Levitation. We all know what it is: the ‘disregard for gravity’, as Peter Adey puts it in his new book, or as the dust jacket states, ‘the long-standing belief that we could float relatively unaided’. The cover of Levitation has an elegant lady in flowing robes apparently hovering in a bubble over New York. Who could resist a good read about a subject like that? The catch lies in the subtitle: ‘The Science, Myth and Magic of Suspension.’ Suspension: we all know what that is, and it’s not levitation.
The excitement of levitation clearly attracted Adey and his editor, but when it came to knocking out the copy, it was evidently impossible to produce an entire book. So what Adey has done is to move the goalposts so far that the whole world can have a tap-in; he has embraced elevation in its entirety.
So we get elevation whether it’s tight-rope walking, anchorites atop pillars, saints ascending, fakirs clambering up magic ropes, ballerinas leaping, ballooning, astronauts floating in space, giddy poets and even drones.
It’s a definition so loose you wonder if a chapter on the high jump is coming (and there is a name check for the basketball star Michael Jordan and his famous ‘hang time’, which Adey does, with a straight face, classify as levitation).
This open-door policy results in a stimulating mish-mash of information. Houdini, Kafka, Hobbes, Dali, Rabelais, the tutu, magic carpets and Ghostbusters are rarely lumped together. A lot of honest graft has gone into gathering all these elements and Adey does have a sophistic skill in striving to weave them all together: ‘even birth has been viewed as an event of levitation’ (admittedly by a lesser Freudian).
There are some entertaining passages. Allen Ginsberg, for example, chanting in the hope of levitating the Pentagon during a Vietnam war protest in Washington in 1967; Ginsberg didn’t succeed, and I think Adey missed a trick here in not mentioning the Yyippies’ protest at the New York Stock Exchange where they threw down dollar bills at the brokers, who greedily snapped them up. Surely reverse levitation?
Adey also draws on Norman Mailer, who was present during the attempted levitation of the Pentagon, and his rambling reflections on the police helicopters overhead (it was his Armies of the Night phase). As you would expect from someone who has written books on air and aerial life, Adey is ready with a witty quote from the poet Paul Farley, branding a police helicopter ‘the devil’s hairdryer’. Is it churlish of me to point out that helicopters, however inspiring to novelists or poets, aren’t levitation?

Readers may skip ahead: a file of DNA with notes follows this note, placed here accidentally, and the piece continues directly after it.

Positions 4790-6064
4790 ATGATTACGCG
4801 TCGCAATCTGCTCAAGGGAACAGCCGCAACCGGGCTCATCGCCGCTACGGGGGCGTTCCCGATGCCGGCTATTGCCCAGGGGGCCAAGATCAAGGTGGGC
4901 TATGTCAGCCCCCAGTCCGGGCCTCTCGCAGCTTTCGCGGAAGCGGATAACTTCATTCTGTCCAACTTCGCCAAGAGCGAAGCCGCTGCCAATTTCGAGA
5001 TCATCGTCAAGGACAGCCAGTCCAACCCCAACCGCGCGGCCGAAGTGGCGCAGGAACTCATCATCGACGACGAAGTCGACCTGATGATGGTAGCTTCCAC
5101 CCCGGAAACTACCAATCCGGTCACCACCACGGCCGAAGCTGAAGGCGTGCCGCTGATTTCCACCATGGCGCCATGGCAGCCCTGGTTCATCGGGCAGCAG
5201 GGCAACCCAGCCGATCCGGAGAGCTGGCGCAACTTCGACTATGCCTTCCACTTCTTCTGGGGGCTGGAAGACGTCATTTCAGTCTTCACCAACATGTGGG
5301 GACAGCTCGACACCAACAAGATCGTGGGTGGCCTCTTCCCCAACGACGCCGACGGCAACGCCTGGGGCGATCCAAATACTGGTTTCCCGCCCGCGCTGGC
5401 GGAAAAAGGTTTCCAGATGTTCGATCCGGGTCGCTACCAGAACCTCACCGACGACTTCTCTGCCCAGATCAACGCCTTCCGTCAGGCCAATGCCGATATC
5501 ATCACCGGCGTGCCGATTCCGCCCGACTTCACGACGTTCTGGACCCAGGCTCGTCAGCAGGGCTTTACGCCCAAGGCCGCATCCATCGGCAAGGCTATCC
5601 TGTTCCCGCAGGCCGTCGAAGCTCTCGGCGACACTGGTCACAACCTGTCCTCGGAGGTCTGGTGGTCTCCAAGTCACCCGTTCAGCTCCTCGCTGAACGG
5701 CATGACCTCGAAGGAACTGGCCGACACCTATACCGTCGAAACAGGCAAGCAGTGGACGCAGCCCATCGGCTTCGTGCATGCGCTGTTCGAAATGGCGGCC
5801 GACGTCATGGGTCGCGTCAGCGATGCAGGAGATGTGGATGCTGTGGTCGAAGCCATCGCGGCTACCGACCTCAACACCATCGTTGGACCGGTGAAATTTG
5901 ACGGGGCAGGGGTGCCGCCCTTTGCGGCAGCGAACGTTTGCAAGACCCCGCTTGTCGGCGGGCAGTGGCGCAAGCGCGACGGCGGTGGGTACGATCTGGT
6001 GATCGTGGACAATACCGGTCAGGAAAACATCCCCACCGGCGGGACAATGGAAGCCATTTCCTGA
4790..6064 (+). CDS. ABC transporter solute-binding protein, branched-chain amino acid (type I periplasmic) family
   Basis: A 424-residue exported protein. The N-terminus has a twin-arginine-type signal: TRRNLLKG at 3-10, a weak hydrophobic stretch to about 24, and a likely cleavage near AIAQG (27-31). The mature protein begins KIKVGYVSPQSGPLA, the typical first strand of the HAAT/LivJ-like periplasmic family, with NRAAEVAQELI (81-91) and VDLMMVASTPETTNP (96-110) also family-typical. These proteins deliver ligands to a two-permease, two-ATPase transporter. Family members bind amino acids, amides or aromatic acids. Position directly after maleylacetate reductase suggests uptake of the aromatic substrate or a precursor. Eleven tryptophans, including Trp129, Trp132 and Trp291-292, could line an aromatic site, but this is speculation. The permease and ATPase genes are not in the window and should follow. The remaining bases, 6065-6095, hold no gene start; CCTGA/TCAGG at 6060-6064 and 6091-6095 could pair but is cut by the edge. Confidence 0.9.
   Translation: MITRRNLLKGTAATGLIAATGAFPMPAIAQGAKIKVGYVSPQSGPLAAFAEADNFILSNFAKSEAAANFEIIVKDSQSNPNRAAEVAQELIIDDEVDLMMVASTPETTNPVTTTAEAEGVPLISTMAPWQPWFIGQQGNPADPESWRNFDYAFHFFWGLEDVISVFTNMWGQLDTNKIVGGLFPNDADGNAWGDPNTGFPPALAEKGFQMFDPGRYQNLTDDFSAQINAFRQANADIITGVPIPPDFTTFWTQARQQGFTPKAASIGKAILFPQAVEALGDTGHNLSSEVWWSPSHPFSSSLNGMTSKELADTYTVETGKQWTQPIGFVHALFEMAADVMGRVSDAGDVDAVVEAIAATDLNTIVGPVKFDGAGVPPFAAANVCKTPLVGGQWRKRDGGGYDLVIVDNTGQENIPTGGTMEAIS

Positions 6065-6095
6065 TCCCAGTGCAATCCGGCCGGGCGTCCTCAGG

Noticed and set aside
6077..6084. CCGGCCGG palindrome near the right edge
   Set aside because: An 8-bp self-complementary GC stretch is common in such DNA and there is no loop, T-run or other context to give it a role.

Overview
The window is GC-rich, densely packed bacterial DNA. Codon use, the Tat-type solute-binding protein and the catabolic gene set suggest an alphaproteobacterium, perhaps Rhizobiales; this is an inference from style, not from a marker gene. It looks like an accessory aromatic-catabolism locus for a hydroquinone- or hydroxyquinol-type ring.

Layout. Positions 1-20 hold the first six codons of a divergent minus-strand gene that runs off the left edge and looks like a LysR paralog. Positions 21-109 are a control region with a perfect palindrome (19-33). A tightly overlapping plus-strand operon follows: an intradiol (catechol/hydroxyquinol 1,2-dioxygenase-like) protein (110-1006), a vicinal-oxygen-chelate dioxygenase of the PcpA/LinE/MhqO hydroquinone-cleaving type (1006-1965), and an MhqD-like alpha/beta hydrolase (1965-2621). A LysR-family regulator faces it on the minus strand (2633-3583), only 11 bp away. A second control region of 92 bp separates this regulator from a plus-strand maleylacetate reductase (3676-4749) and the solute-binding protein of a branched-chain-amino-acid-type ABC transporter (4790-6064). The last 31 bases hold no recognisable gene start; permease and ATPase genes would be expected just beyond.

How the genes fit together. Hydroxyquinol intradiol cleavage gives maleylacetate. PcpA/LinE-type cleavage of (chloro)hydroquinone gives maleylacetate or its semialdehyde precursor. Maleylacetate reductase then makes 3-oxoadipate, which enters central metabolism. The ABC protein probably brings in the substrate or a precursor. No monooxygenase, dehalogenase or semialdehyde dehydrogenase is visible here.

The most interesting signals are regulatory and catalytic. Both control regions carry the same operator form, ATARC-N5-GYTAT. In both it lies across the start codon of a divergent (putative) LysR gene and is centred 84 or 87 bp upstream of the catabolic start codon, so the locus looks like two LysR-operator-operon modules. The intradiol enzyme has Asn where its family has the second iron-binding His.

Adey often wanders even further from the given title with some quite fascinating digressions, such as the question of outer space copyright law in relation to the Canadian astronaut Chris Hadfield’s recording of David Bowie’s ‘Space Oddity’ on the International Space Station. Fascinating, but not levitation.
The artist Takis and his claim to have ‘sent the first man into space’ six months before Yuri Gagarin by giving a beat poet a magnetic lift in Paris (only a few inches) was news to me. Arthur Koestler’s ludicrous experiments in levitation weren’t.
I was disappointed that while the cinematic version of Magneto of the X-Men gets his due, Marvel’s much-underrated supervillain the Wizard (the leader of the Frightful Four) and his anti-gravity discs aren’t mentioned. Similarly one of my favourite paintings, Egon Schiele’s ‘Levitation’, is missing.
I worry, however, when I see words like ‘discourse’, ‘rhizome’, ‘male gaze’, ‘the other’ and ‘gender politics’. These are the slumped clichés of contemporary academic life. Adey is a professor at Royal Holloway. For all the current mania for diversity, the humanities faculties at British universities display a depressing homogeneity of thought, a uniformity of cant, an enslavement to a handful of mountebanks who used to teach at Paris VIII.
Adey isn’t the worst offender I’ve come across. His prose is mainly lucid, but he does occasionally stretch his arguments to absurdity or obscurity:
The levitator is really quite other. There are moments when we might see levitation as a product of pernicious and even racist discourse and tensions that are somehow absorbed and turned back upon the very subject of its discourse.
This is one of the problems that academics outside the sciences face: that maybe there’s nothing new to be said on a subject, and it’s dishonest to pretend there is.
The illustrations in the book are fantastic, a wonderful range of artworks, paintings, photos, from music-hall posters to Chagall. Sadly, I couldn’t help feeling that Levitation would have been better with more pictures and less text.
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